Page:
9. Remove the clutter from inside your home. If your home has too much furniture, overflowing closets, junk sitting in corners, and crowded kitchen and bath countertops, potential buyers cannot see your home. Removing clutter will make your home appear bigger and brighter

10. Clean your house. Buyers want to move into a clean home. They feel more assured of that prospect if the home is spotless at it’s showing. Clean walls, baseboard trim, window sills, light switches, doors, and light fixtures. Steam clean carpets and dust window blinds. Dust/wash off lint from the washer and dryer, even wash off the furnace and hot water heater. A sparkling clean home is sure to impress!

11. Do everything you can to brighten the interior of your home. Pull back your curtains and drapes so prospects can see how bright and cheery your home is. Let the sun shine in! For an evening showing, turn on all the lights - both inside and outside. Light adds color and warmth, and makes prospects feel welcome. During the winter, maintain a comfortable temperature even if you are away for an extended time.

Greg Sullivan is the President of, a leading provider of home appraisals offering a nationwide personalized instant home appraisal service. For more information, please visit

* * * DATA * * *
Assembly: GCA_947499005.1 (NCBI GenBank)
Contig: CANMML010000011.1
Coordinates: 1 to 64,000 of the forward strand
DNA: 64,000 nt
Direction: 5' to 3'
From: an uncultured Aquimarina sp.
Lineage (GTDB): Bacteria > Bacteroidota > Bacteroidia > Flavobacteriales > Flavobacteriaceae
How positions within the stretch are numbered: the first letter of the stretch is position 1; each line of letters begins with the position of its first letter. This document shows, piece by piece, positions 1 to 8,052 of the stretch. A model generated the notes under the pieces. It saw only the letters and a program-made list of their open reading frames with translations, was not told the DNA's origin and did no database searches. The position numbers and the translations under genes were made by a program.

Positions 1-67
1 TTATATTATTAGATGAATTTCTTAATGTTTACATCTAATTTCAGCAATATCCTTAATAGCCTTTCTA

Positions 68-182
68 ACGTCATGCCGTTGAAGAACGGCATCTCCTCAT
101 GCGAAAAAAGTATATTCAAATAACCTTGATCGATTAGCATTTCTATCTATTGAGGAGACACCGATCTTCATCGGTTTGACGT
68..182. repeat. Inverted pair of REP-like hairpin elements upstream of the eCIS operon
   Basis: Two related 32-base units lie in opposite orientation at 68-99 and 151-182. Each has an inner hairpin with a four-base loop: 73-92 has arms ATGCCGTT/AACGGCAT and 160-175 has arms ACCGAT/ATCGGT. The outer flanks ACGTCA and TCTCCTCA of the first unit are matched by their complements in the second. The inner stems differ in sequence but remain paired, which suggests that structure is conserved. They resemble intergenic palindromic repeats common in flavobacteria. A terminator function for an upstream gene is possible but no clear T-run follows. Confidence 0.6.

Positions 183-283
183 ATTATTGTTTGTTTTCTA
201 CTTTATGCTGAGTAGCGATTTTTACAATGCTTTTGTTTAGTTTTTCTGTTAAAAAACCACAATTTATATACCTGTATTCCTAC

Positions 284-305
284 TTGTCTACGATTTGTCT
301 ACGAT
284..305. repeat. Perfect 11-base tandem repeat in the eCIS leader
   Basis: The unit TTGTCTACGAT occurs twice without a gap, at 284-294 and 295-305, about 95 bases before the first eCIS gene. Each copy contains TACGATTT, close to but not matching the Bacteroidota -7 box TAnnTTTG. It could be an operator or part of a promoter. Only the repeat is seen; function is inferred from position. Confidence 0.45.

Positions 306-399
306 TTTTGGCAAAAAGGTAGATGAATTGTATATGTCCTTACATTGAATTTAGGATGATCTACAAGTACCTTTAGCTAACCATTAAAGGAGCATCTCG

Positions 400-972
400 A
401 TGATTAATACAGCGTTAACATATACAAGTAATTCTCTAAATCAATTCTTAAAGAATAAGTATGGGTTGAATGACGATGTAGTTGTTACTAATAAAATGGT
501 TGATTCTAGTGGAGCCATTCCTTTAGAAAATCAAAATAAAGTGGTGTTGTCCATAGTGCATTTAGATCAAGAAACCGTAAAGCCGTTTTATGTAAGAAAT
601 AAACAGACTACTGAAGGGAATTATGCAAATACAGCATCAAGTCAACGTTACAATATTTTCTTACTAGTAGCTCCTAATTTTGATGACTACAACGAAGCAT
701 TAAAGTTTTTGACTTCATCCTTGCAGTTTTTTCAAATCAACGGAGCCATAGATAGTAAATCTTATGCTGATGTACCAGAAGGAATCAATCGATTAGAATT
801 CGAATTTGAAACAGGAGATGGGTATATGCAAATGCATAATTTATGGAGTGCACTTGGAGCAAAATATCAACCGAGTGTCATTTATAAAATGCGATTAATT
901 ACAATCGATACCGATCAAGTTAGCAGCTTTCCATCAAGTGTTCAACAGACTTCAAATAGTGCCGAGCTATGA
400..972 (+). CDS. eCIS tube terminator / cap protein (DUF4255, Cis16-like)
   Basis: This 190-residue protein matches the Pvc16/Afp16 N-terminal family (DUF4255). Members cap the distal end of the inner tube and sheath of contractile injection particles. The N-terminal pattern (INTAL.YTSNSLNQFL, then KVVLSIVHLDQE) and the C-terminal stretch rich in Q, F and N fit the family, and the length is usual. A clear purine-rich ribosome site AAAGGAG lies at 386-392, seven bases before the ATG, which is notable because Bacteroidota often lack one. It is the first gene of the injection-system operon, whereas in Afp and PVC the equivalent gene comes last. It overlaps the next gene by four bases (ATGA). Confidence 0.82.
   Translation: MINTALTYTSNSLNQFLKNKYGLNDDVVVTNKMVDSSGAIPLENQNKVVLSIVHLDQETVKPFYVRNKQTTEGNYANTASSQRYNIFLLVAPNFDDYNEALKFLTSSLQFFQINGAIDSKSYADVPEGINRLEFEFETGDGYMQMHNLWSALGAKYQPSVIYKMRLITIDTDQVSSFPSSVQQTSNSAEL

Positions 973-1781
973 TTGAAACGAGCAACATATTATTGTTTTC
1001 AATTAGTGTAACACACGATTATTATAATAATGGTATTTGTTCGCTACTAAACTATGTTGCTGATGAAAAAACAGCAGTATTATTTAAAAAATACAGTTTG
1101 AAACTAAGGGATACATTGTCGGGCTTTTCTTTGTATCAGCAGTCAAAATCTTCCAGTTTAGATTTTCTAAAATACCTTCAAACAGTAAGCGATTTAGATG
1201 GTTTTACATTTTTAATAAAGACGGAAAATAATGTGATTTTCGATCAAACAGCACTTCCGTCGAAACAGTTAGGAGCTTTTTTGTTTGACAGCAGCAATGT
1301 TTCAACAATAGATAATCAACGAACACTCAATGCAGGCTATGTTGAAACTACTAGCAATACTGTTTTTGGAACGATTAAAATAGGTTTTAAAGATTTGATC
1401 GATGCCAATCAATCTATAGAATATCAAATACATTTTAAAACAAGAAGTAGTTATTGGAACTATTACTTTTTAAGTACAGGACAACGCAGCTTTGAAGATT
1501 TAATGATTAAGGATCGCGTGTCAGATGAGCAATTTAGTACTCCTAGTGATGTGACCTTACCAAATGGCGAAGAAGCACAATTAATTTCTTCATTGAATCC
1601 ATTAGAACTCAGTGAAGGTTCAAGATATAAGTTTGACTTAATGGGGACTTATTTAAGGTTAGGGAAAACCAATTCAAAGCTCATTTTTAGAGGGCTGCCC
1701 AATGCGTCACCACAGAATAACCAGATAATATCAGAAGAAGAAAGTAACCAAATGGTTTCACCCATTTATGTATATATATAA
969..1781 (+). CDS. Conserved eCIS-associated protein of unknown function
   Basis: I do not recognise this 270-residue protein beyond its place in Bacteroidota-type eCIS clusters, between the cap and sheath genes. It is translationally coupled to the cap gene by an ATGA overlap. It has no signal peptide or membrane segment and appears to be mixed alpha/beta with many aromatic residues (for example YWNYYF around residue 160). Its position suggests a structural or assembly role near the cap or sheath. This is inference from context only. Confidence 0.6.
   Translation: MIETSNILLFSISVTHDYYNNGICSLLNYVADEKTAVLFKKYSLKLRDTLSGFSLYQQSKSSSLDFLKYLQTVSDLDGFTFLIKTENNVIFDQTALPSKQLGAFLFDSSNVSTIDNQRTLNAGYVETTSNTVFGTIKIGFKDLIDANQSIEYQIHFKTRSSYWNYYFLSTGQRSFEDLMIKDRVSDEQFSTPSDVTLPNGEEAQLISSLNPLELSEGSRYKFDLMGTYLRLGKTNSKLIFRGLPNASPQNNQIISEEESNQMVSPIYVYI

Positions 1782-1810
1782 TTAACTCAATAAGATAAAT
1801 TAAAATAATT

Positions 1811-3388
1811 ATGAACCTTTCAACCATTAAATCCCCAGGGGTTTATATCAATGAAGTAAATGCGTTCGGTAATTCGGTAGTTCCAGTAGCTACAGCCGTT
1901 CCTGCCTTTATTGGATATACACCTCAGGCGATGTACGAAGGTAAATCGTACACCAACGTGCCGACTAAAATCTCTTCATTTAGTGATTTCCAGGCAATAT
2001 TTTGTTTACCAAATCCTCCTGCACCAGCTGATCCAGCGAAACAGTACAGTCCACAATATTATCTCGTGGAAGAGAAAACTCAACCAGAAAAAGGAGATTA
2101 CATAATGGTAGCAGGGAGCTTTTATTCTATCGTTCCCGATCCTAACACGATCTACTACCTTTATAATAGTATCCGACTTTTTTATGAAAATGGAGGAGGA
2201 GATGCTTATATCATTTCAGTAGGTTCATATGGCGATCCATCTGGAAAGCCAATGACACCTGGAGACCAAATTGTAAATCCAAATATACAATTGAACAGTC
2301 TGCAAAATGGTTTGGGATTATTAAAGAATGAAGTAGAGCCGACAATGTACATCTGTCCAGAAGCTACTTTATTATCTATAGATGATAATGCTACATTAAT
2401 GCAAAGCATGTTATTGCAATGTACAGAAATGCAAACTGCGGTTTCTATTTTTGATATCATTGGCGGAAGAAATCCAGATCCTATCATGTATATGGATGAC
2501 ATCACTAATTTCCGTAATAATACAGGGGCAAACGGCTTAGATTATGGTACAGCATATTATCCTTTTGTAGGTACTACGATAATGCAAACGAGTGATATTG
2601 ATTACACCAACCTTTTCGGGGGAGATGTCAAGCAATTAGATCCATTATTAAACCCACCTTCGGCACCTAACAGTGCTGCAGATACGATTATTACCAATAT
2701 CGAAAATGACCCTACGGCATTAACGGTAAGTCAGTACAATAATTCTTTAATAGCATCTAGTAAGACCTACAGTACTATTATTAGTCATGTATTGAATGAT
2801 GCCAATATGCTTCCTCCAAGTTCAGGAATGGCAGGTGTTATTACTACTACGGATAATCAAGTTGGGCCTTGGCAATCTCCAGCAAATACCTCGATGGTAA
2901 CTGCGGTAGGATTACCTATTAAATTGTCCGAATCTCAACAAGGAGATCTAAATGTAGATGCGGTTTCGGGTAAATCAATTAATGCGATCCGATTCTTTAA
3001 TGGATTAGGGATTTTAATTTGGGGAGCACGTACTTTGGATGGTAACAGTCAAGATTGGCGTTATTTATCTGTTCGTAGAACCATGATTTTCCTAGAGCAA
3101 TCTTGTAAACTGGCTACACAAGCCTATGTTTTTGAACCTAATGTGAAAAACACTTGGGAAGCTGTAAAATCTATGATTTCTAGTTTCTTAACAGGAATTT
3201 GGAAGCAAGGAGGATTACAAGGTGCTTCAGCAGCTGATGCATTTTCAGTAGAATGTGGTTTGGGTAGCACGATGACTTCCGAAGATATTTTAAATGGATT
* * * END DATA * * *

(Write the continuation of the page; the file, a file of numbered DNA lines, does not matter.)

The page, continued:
Please visit Electronic Appraiser - - for more information.

Sunday, January 6, 2008

Are You Ready To Buy Your First Home?

There are many great reasons to own a home. For one, the place is yours.

When you own your own home you have a place to raise your children and to be a part of a community. You can even pass your home down to your children and their children, creating security for generations to come.

Owning your own home can even help you reduce your taxes. You can deduct the interest on your mortgage and property taxes you pay on your home on the tax returns you file each year. These tax savings partially reduce, or offset somewhat, the actual cost of owning your home.

Another good reason to own your own home is that your monthly payments won’t ever go up, that is if you choose a fixed-rate mortgage! A fixed mortgage is one that stays the same for the life of the loan. If the mortgage is 30 years, you’ll pay the same mortgage payment each month for the entire 30 years of the loan.

So what are the risks of owning a home, you might ask? Overall, homeownership is a good investment for most people. If you understand the benefits and risks of homeownership, you can make the best decision about when to buy a home.